Conservatives would have you believe that President Obama has led “nothing short of a war on American energy,” as Senate Minority Leader Mitch McConnell (R-KY) said in May, repeating a common refrain. “Obama is waging war on American energy,” GOP presidential front runner Newt Gingrich agreed. Fellow candidate Rick Perry said Obama’s “draconian” energy policies don’t let Americans create energy “and sell it to the world.” “All of this killing of our energy supply,” said Sen. James Inhofe (R-OK), perhaps the industry’s biggest apologist in Congress. Of course, when conservatives say “energy,” they mean oil and fossil fuels, as they themselves have led a real war against American clean energy.
But like many conservative attacks on the president, the war on American energy is a fiction. In fact, as the Wall Street Journal reports today, U.S. exports of fossil fuels “are soaring” and the U.S. is on pace to be “a net exporter of petroleum products in 2011 for the first time in 62 years”:
According to data released by the U.S. Energy Information Administration on Tuesday, the U.S. sent abroad 753.4 million barrels of everything from gasoline to jet fuel in the first nine months of this year, while it imported 689.4 million barrels.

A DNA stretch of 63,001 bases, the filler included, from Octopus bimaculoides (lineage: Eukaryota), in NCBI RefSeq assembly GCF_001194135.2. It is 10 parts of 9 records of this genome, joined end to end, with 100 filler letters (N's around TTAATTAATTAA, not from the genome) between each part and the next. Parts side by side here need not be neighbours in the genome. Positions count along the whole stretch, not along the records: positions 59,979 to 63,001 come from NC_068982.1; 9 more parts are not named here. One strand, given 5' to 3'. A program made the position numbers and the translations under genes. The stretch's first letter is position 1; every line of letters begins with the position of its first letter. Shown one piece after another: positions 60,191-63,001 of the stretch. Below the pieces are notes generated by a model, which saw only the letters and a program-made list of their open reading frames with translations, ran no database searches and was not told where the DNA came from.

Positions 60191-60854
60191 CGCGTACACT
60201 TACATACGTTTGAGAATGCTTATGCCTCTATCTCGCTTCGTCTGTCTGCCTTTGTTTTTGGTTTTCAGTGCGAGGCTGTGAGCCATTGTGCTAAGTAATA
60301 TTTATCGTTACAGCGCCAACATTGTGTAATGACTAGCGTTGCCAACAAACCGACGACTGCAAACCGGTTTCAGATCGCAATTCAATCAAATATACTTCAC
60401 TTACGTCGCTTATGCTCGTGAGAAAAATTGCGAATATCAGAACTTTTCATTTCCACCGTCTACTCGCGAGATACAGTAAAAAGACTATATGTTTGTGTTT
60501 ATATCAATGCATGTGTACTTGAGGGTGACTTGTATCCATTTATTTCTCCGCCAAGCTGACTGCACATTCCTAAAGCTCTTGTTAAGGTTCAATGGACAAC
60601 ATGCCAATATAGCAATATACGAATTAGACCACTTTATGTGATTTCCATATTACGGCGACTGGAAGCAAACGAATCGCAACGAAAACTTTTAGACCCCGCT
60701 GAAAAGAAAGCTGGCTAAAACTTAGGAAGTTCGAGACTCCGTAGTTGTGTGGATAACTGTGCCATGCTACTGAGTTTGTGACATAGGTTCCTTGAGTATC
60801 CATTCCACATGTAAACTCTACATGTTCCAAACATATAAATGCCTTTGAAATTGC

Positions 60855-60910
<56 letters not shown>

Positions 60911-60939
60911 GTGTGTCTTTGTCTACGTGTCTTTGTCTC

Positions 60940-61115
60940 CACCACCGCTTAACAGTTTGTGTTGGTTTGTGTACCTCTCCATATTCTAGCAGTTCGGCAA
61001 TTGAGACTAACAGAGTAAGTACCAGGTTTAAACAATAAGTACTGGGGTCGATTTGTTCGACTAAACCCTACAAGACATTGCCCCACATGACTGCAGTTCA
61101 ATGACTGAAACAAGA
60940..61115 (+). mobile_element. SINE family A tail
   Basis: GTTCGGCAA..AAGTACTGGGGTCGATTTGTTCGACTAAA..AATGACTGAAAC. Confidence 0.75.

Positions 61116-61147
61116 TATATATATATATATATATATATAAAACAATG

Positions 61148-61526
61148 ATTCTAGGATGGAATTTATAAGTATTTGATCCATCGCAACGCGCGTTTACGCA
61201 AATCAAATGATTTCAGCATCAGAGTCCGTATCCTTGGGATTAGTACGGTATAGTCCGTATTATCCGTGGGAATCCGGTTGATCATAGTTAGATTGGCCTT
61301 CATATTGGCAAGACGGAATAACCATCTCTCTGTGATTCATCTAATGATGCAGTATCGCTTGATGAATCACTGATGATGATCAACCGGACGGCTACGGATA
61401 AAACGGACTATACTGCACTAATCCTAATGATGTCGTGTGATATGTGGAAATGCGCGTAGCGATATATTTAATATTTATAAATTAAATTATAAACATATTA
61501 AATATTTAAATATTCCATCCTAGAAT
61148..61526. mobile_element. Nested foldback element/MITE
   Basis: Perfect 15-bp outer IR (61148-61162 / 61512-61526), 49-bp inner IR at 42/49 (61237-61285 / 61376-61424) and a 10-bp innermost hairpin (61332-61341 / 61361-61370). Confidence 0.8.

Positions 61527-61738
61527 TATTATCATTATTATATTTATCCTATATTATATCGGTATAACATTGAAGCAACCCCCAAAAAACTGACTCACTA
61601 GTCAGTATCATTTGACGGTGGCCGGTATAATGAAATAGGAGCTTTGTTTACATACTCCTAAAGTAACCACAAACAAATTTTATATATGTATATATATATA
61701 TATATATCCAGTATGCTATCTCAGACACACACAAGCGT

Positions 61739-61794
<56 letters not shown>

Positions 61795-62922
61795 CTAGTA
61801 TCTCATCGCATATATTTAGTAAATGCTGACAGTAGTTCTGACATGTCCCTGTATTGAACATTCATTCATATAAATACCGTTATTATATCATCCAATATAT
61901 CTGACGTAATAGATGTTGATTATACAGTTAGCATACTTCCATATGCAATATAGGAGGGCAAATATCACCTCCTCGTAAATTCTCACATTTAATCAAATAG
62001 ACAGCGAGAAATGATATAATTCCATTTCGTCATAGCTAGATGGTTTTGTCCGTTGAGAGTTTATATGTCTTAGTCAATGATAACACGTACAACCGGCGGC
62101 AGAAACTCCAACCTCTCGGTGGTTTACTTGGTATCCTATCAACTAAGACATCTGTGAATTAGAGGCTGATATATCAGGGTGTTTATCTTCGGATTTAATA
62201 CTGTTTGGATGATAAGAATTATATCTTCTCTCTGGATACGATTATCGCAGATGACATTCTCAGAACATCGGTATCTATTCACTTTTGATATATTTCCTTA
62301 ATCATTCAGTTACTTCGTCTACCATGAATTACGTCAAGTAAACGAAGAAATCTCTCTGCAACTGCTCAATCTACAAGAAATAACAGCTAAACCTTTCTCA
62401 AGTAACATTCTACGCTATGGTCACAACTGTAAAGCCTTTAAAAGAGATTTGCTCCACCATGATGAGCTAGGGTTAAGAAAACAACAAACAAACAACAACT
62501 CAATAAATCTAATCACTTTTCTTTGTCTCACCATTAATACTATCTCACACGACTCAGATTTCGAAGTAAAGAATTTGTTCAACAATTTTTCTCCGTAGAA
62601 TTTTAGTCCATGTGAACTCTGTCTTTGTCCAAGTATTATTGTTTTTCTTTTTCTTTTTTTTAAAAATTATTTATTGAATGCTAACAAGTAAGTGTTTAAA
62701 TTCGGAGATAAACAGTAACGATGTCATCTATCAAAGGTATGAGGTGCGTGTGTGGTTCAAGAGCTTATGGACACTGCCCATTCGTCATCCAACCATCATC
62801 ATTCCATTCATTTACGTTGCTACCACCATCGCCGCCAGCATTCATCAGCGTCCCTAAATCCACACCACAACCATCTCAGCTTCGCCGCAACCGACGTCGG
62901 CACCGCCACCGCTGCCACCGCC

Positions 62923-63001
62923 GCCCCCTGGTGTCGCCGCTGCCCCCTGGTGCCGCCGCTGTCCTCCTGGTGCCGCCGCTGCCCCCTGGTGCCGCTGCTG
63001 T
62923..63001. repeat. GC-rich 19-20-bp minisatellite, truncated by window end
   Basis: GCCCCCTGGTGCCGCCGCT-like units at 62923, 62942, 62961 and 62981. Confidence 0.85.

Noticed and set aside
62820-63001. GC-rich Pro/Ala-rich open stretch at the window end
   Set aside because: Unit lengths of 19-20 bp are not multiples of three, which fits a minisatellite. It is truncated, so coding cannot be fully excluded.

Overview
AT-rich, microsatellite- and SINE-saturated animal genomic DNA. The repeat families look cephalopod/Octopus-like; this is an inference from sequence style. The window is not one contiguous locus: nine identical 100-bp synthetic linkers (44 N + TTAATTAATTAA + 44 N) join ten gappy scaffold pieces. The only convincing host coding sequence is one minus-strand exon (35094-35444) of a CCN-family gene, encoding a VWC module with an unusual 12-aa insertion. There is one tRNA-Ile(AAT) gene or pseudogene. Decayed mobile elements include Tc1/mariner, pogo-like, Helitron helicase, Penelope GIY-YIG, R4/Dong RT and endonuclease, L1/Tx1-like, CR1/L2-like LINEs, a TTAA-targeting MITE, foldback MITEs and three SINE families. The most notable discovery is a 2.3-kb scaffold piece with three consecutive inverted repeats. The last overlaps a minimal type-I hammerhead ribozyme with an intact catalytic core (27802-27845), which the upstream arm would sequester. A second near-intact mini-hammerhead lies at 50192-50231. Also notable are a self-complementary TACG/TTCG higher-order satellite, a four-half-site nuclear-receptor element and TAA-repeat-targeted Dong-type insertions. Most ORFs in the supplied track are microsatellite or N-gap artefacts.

That the U.S. is shipping out more fuel than it brings in is significant because the nation has for decades been a voracious energy consumer. It took in huge quantities of not only crude oil from the Middle East but also refined fuels from Europe, Latin America and elsewhere to help run its factories and cars. […]
The reversal raises the prospect of the U.S. becoming a major provider of various types of energy to the rest of the world, a status that was once virtually unthinkable. The U.S. already exports vast amounts of coal, and companies such as Exxon Mobil Corp. are pursuing or exploring plans to liquefy newly abundant natural gas and send it overseas.
This is, of course, good news, even though much of it has to do with the faltering U.S. economy, which has driven down demand for fuel. But the new data also demonstrates the absurdity of conservative energy policy, which starts with the (baseless) assumption that domestic fossil fuel production is too low and follows that it must be incentivized with taxpayer dollars and licenses to pollute and bend labor safety rules in order to increase output.
Meanwhile, U.S. oil production is up, despite Obama’s mythical war against the industry. American drivers have seen little benefit from this, however, because prices are set in a global market, where quickly developing countries are driving up demand and thus prices. So increasing production here would have negligible impact on prices as American refineries would just ship their product abroad where it could fetch higher prices.